The complete rejection of a free-market economy by these living-wage gurus…is too much even for many liberal economists. One of the most telling critiques of The Living Wage came from self-professed liberal economist and New York Times columnist Paul Krugman. In an article archived on the “cranks” section of his website, Krugman observes that “what the living wage is really about is not living standards, or even economics, but morality. Its advocates are basically opposed to the idea that wages are a market price – determined by supply and demand.”

But then, if living-wage advocates truly understood the free market, they’d know that ultimately it is far more moral than the centrally controlled economic system they endorse…What was remarkable about the American economy during the 1990’s , when about 13 million low-skilled, low-wage immigrants arrived, is that poverty rates didn’t soar, and actually declined slightly – showing the muscularity of our economy in lifting even many of these newcomers out of poverty…
What’s most appalling about Pollin and Luce’s economic theorizing, however, is the cavalier way they talk about confiscating income from midle-income Americans to pay for their living-wage scheme…
Not only is Pollin’s national living wage wildly unfair; it wouldn’t work. Numerous studies have shown that increasing the minimum wage produces no signficant reduction in poverty levels and may even increase the number of families living in poverty by eliminating many low-wage jobs…Nor, it’s important to add, are minimum-wage earners necessarily struggling economically in the first place. About 64 percent of those receiving the minimum wage today aren’t heads of households or sole earners. Many are children still living at home or second wage earners in their family. The average annual household income of a minimum-wage worker in the United States is nearly $44,000. And, of course, almost no workers stay at the minimum for long…
…given these considerations, most economists today favor earned-income tax credits, not government-mandated wages, as a more effective way to aid the working poor…without imposing direct new costs on businesses…
Joining the radical economists on the front lines of living-wage campaigns are the unions…the threat of the living wage has become a powerful means to pressure firms to unionize. About two dozen current living-wage ordinances specifically exempt unionized companies from the legislation…
No wonder that many living-wage campaigns erupt in places where unions are fighting tough organizing battles with local businesses…
These kinds of union-tailored living-wage laws are so blatantly pro-labor that they may be illegal. When a law forces employers to choose between paying higher wages and accepting a union…it amounts to a collective-bargaining ordinance. Municipalities don’t have the legal right to supercede federal labor law and pass such legislation.
Municipal unions like living-wage laws too, for a different reason. By raising the cost of city contracts, these laws make privitization efforts less appealing and thus protect the jobs of city workers…ACORN puts it bluntly in its manual: “The Living Wage undercuts the incentive to privatize.”…
With ACORN in the lead, the living-wage movement’s next steps are clear – and potentially devastating to urban prosperity. Activists are working hard to expand the number of those covered by existing living-wage legislation…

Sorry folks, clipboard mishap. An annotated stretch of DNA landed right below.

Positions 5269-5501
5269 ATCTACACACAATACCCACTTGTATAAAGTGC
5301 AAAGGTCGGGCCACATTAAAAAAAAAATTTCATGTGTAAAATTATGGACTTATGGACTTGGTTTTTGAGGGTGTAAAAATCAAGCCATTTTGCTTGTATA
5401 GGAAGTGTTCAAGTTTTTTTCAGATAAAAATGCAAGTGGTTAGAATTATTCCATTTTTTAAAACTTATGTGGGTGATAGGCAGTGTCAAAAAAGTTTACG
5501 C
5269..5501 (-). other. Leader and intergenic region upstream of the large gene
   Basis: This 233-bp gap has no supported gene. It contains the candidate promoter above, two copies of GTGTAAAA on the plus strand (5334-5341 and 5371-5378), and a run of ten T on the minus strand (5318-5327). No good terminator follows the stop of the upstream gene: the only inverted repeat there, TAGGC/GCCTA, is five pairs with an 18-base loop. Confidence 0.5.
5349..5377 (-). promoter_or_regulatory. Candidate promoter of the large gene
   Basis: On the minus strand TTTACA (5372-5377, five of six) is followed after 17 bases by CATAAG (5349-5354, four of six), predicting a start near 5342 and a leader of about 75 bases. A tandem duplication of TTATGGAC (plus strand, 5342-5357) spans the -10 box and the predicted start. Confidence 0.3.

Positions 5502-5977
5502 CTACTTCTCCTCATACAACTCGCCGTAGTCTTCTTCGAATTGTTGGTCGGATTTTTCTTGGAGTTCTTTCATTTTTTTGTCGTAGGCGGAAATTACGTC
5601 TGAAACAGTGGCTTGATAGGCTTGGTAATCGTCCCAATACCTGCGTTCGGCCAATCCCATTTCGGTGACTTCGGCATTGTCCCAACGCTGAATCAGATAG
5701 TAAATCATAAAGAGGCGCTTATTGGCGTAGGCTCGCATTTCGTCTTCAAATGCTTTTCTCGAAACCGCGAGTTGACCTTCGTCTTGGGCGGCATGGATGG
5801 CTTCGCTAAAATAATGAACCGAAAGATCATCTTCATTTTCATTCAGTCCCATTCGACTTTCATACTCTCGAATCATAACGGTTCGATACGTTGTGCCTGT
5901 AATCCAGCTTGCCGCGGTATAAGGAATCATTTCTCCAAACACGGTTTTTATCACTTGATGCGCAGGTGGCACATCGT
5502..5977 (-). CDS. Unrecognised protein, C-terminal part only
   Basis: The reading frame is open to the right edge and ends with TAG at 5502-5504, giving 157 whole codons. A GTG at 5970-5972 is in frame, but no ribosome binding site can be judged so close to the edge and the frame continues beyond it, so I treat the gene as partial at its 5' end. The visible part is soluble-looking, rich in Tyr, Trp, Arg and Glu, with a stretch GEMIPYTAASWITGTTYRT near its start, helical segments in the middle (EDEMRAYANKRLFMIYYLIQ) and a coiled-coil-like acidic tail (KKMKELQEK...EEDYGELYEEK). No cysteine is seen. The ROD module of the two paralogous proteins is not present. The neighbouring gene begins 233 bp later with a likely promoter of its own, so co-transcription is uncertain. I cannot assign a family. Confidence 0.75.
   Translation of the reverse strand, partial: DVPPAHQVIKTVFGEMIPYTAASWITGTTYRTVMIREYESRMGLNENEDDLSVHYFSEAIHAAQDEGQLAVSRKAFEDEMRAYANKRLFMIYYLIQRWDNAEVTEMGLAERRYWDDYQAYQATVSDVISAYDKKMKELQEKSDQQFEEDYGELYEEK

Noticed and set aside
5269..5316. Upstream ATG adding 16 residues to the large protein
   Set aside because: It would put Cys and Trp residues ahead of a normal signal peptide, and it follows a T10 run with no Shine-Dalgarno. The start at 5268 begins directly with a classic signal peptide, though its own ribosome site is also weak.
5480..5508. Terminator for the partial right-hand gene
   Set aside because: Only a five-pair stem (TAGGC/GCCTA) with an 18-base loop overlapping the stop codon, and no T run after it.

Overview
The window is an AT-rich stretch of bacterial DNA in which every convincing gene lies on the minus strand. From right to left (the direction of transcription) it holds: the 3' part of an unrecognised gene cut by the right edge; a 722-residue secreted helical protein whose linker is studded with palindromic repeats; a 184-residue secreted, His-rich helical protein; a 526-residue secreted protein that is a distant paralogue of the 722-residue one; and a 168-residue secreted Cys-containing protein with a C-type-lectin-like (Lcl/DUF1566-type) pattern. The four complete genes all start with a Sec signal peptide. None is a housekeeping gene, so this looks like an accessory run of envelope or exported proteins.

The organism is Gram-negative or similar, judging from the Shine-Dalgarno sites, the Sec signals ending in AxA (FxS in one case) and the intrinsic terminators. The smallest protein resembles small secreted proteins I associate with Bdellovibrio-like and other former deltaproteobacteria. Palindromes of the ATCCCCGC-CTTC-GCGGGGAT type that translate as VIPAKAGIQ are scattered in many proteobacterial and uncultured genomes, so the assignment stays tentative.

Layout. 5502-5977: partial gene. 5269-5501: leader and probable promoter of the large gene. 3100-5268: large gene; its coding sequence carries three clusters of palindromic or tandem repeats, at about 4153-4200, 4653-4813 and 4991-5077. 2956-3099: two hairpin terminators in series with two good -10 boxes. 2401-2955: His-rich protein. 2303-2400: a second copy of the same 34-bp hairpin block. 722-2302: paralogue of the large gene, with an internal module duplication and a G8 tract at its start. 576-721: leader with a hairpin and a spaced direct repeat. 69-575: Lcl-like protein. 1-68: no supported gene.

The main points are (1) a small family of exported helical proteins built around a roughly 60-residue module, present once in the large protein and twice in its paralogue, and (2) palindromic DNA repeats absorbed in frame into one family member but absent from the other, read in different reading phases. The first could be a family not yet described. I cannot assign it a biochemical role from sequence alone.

ACORN activists have begun advocating more capacious living-wage laws that incorporate affirmative-action requirements, restrictions on employers’ use of part-time workers, mandatory vacation time, and prohibitions on using revenues from public contracts to hire law firms to resist union-organizing efforts…
As living-wage laws get broader and more expansive, supporters are also trying to offload some of the cost, increasingly burdensome to cities, onto state and federal governments…
Emboldened by their successes, living-wage advocates have gone on to help organize local coalitions to lobby for much broader left-wing economic programs, under the slogan “sustainable economics.”…
Sustainable economics covers a whole agenda of government social and fiscal policies to redistribute income and regulate business that add up to socialism by another name…includes more money for community job-training programs, laws that bolster union organizing and that require “socially responsible banking,” government investment to create “environmentally friendly” jobs – and on and on. Its agenda even leaps beyond economics to require multicultural public-school curricula, more ethnically diverse teaching staffs, and greater inclusion in curricula of topics such as workers’ rights, the history of the labor movement, and family leave laws.
Lest this grand program sound like mere pie in the sky, note that living-wage advocates in California have already succeeded in getting the state’s assembly to pass a sustainable economic plan for the greater Sacramento area. Startlingly, this plan would force growing suburban communities to share tax income with the city, and it restricts suburban growth, so that residents and businesses will find it more difficult to move just outside the city limits. Having created the policies on taxation, crime and education that propelled the middle class out of urban America in the first place, the left is now looking for a way to slow that flight by government fiat…

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John
John
14 years ago

You’ve suggested a brilliant and very, very revealing question to ask Marti Rosenberg, David Segal, Bob Walsh and all the other far left types who support living wage legislation in Rhode Island: “Why shouldn’t we set it at $25,000 per year?”